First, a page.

OTTAWA — Nikolaj Ehlers scored in overtime as the Winnipeg Jets twice rallied from a two-goal deficit en route to a 4-3 win over the Ottawa Senators on Tuesday night. Ehlers scored at 2:20 of overtime, moments after Winnipeg goalie Laurent Brossoit made a nice stop on Ottawa's Drake Batherson in the extra period. Josh Morrissey's goal with 1:17 remaining in regulation forced overtime. It came with Brossoit on the bench for the extra attacker. Adam Lowry and Kyle Connor had the other goals for Winnipeg (2-1-0), which was outshot 41-28 in the contest. The Jets were coming off a 3-1 road loss to the Toronto Maple Leafs on Monday night. Josh Norris, Chris Tierney and Alex Galchenyuk scored for Ottawa (1-1-1). It's the first of three games in five days between the two clubs. They'll square off again in the nation's capital Thursday night before returning to Winnipeg on Saturday. Winnipeg was minus forward Patrik Laine (upper-body injury) for a second straight game. He's listed as day to day with this contest being the first of five for the Jets in the next seven nights. Rookie forward Tim Stutzel, who's dealing with a nagging minor injury, didn't play for Ottawa. The third overall selection in the 2020 NHL draft, who has a goal through two games with the Senators, is also considered day to day. Ottawa dominated the first period, outshooting Winnipeg 18-9, and was rewarded with the opening two goals of the contest. Norris opened the scoring on the power play at 4:41 of the first. He registered his first NHL goal when he slid the puck in off the skate of Brossoit, who got the start after Connor Hellebuyck played Monday night. Conner came close to putting Winnipeg on the scoresheet when he fired a shot off the goalpost on the power play. But Tierney put Ottawa ahead 2-0 with a deflection at 10:31 for his second goal of the season. Lowry pulled Winnipeg to within 2-1 at 18:09. He deflected Neal Pionk's shot from the point past Matt Murray -- making his third straight start in goal for Ottawa -- for his first of the year. It was more of the same in the second as Ottawa outshot Winnipeg 14-8 in the period and went back ahead by two goals at 11:47 of the second on Galchenyuk's power-play blast. It was his first of the season but Winnipeg countered with Connor's goal with the man advantage at 16:12. It was Connor's third of the season. He's scored in all three Jets games in 2021. This report by The Canadian Press was first published Jan 19. 2021. The Canadian Press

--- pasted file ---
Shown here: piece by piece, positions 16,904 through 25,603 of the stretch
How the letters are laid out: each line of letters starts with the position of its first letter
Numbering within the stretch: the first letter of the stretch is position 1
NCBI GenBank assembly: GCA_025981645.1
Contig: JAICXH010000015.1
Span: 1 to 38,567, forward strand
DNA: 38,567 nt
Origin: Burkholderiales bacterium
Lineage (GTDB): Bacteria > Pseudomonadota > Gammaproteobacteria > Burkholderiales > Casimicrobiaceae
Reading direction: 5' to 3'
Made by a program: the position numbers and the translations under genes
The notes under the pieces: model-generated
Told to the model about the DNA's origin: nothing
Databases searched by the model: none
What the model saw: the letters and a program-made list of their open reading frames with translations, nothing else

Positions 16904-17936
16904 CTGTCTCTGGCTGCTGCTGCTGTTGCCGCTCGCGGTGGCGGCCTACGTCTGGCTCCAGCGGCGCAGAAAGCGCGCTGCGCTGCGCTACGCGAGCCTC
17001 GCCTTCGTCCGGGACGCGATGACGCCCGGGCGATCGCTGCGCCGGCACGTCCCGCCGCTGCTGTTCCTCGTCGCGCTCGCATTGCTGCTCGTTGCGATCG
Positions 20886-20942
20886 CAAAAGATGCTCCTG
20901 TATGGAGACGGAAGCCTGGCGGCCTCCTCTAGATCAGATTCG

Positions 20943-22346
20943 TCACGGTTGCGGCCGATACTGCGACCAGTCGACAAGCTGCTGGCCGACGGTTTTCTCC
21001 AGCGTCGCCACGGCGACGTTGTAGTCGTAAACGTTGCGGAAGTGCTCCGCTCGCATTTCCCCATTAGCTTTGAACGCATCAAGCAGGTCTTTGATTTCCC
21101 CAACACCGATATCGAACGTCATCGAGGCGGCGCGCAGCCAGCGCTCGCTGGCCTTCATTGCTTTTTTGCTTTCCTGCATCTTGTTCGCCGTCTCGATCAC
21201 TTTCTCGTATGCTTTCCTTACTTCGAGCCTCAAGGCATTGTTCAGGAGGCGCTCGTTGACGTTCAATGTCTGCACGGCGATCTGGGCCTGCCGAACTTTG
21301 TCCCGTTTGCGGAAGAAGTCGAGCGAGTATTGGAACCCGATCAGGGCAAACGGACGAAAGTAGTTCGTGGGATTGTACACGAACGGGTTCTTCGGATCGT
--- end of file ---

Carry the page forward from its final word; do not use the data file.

Demetri Garcia describes the experience of going back to his seventh grade classroom after a month in COVID-19 quarantine as being akin to his stomach “collapsing in on itself.” “I got into the classroom, and saw my classmates, who all said: ‘Welcome back!’ and it made my stomach feel even worse. I sat down in my chair, tried not to look at them, and stayed silent because of the sheer fear of being back,” the 12-year-old wrote in a recent non-fiction narrative assignment at River Heights School in Winnipeg. “I was scared to be in public and talk to people again.” A positive COVID-19 test is unnerving enough, let alone having to return to junior high school after the fact — unsure of how people will act. In an interview with the Free Press, Demetri recalled not wanting to talk about the experience at all, once he first returned to school in late November; instead, he wanted to shrink in his seat. But days later, he decided to put his feelings on paper when given the chance in English class. Following a lesson on how to show rather than tell through writing, Demetri and his peers were tasked with picking an emotion they once felt strongly and then describe the scene with descriptive language. Demetri picked “anxiety.” His final piece, “Back in School” would be published in a classroom collection of best non-fiction narrative works from the fall. “This kind of writing is about telling your truth. We’re trying to teach kids to be honest,” said Colin Steele, a retired teacher who has been filling in for an absence at River Heights School. Steele said it’s been his job as a teacher this school year to gauge how students are feeling and make them feel as comfortable as possible. Citing how visibly anxious Demetri was upon his return, Steele said he was surprised Demetri chose to be so vulnerable in writing, which was shared with, and well-received by, the rest of the class. Not only was Demetri stressed out about being around other people after being cooped up in his room alone for weeks, the Grade 7 student said he also worried about the academic workload he had to catch up on. After learning his father had tested positive for the novel coronavirus — having been deemed a close contact of a co-worker who had broken public health directives and attended a Halloween party — Demetri went to get swabbed with his mother, who he was staying with at the time. Only Demetri, who spends time at both his mother and father’s homes, received a positive test result, in early November. He experienced a sore throat, nausea, dizziness, a cough and at one point, woke up in the middle of the night and couldn’t move. “It just sucks as a parent, when you can’t do anything for your kid... knowing that he was struggling with an illness that nobody can really help him with,” said Gorete Rodrigues. Rodrigues added the situation was made even more frustrating since both she and Demetri’s father had been “extra cautious” because each household has a baby. Meantime, Demetri said his school has been strict about COVID-19 precautions. Among them: masking, announcement reminders to stay apart, and physical distancing requirements. The principal, Demetri said, has entered his classroom more than once with a measuring stick to ensure desks are spaced two metres apart. “I always thought it was real and I was pretty careful and I just kind of stayed away from people. I have the same mind-set (now),” he said, adding it is annoying to see other students mingling around in clusters outside after school. His advice for peers who are not taking the pandemic seriously? “It was not fun. It was hard to breathe, so if you value being able to breathe, take it seriously.” Maggie Macintosh, Local Journalism Initiative Reporter, Winnipeg Free Press